When carrying objects, try to keep the arms as straight as possible and as close your body's center of gravity as possible. Anything else will increase tension on the elbows and shoulders, resulting in early fatigue. You know this from your weightlifting training, so use it on the job as well. And use it the same way. You will lose all leverage the further your arms and the load are from your center of gravity.


6. Foot Positioning


Before lifting a heavy load, try getting your feet in the position you want them after you have secured the load and are ready to move it. If not, you may end up torquing the joint as you try to turn left or right. And again, keep the load as close to your center of gravity as possible.


7. Use Your Bodyweight


In weightlifting, we learn to use our bodyweight to counterbalance the barbell. When reaching the top of our snatch or clean, the extension of our back counters the tendency of the barbell to fall forward. The lifter has to counterbalance this tendency of the barbell with his bodyweight, and he does this by moving his back rearward in order to lengthen his body leverage. Combatative athletes also know this. Their throws or punches are a lot more effective if their bodyweight is used to add to their own force. Try to determine how your bodyweight can be utilized in the various jobs you will have to perform, especially the repetitive ones.


8. Balance the Load


In the weight sports, it is axiomatic that all of the lifts are very symmetric ones. The name of the game is to use the left-side body is much as the right-side. This will result in a technically efficient lift. And even more importantly, it will prevent injury. If heavy deadlifts are made with more right side than left side, you can be sure that an injury will soon follow. Keep this in mind on the shop floor. Even if you are only lifting small loads, it is still a good idea to alternate your hands when lifting. As any bodybuilder knows, this will result in symmetric muscular and strength development. On the shop floor it will also result in less fatigue at the end of the day. And it is fatigue that is the enemy of us all, to sort of paraphrase Vince Lombardi ("Fatigue makes cowards of us all"). Don't let your dexterity (or sinistry) tire you out prematurely.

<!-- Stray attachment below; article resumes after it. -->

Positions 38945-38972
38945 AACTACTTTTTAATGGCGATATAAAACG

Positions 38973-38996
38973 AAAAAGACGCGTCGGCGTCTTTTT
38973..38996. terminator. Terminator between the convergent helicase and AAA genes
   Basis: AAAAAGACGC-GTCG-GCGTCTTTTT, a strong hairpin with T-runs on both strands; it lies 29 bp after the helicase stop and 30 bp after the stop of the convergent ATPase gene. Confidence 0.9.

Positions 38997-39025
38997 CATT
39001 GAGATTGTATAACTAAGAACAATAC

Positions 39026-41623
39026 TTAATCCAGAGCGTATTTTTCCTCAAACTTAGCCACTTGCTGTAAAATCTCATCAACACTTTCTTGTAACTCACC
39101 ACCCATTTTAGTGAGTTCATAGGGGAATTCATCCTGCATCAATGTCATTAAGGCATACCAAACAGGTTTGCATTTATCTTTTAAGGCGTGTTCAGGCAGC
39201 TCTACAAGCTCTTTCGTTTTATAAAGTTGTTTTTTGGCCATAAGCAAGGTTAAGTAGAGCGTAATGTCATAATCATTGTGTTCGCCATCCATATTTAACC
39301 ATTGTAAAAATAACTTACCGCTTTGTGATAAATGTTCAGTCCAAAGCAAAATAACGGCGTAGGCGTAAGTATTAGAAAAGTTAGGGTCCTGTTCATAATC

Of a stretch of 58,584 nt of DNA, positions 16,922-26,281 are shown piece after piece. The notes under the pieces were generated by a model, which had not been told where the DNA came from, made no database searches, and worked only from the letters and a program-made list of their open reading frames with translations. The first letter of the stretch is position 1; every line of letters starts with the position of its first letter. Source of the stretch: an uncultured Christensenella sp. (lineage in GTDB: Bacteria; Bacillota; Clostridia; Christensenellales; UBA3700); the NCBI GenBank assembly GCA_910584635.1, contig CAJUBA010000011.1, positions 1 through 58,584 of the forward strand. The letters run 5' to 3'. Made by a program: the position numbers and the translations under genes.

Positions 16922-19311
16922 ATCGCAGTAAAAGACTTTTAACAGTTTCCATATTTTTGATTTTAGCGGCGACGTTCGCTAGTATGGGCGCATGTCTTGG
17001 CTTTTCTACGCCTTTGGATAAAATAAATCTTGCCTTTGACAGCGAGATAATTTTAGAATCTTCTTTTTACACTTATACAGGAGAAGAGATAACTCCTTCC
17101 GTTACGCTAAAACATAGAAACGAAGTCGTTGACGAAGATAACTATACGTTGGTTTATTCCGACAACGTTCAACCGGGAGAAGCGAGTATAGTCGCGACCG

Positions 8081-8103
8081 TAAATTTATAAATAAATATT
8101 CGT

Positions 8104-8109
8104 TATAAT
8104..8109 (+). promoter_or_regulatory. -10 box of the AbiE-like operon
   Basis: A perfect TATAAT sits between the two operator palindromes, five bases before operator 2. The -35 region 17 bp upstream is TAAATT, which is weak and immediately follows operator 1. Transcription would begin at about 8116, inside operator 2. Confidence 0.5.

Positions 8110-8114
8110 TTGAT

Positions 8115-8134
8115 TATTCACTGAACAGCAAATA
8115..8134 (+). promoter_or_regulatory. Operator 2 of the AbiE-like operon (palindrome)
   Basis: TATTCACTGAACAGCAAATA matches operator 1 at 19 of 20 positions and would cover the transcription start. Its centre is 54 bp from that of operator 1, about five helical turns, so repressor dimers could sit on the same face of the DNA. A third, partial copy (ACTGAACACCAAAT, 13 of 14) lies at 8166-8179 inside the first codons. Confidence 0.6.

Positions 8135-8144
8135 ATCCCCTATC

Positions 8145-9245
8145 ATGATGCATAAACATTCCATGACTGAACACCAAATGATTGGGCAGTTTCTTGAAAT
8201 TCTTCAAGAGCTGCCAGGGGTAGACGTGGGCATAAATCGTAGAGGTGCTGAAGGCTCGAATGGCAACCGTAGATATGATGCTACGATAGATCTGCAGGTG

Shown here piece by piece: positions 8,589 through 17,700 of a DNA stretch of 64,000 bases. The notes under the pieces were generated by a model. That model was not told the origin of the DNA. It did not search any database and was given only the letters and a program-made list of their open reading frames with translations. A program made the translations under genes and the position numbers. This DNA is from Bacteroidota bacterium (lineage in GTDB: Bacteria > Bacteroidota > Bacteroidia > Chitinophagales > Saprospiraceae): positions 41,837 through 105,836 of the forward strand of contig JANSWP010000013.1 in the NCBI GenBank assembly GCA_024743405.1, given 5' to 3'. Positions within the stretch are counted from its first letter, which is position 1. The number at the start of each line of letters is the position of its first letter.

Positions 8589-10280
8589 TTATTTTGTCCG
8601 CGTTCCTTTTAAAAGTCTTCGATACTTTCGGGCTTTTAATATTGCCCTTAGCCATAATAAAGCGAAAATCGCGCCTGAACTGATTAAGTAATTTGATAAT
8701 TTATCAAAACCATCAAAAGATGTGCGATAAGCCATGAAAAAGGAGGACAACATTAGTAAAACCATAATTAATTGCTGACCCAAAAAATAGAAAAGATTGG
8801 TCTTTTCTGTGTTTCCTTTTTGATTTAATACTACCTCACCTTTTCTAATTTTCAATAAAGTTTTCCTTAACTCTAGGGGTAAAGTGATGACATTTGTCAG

You have to remember that when you’re on the job, the name of the game is not to lift the most (like it is in the gym). What is necessary is to be able work at full tilt for a full shift and still be ready for tomorrow's shift. That will be far more impressive to the foreman. And I guess that is what you call functional strength.


Photos courtesy of Shutterstock.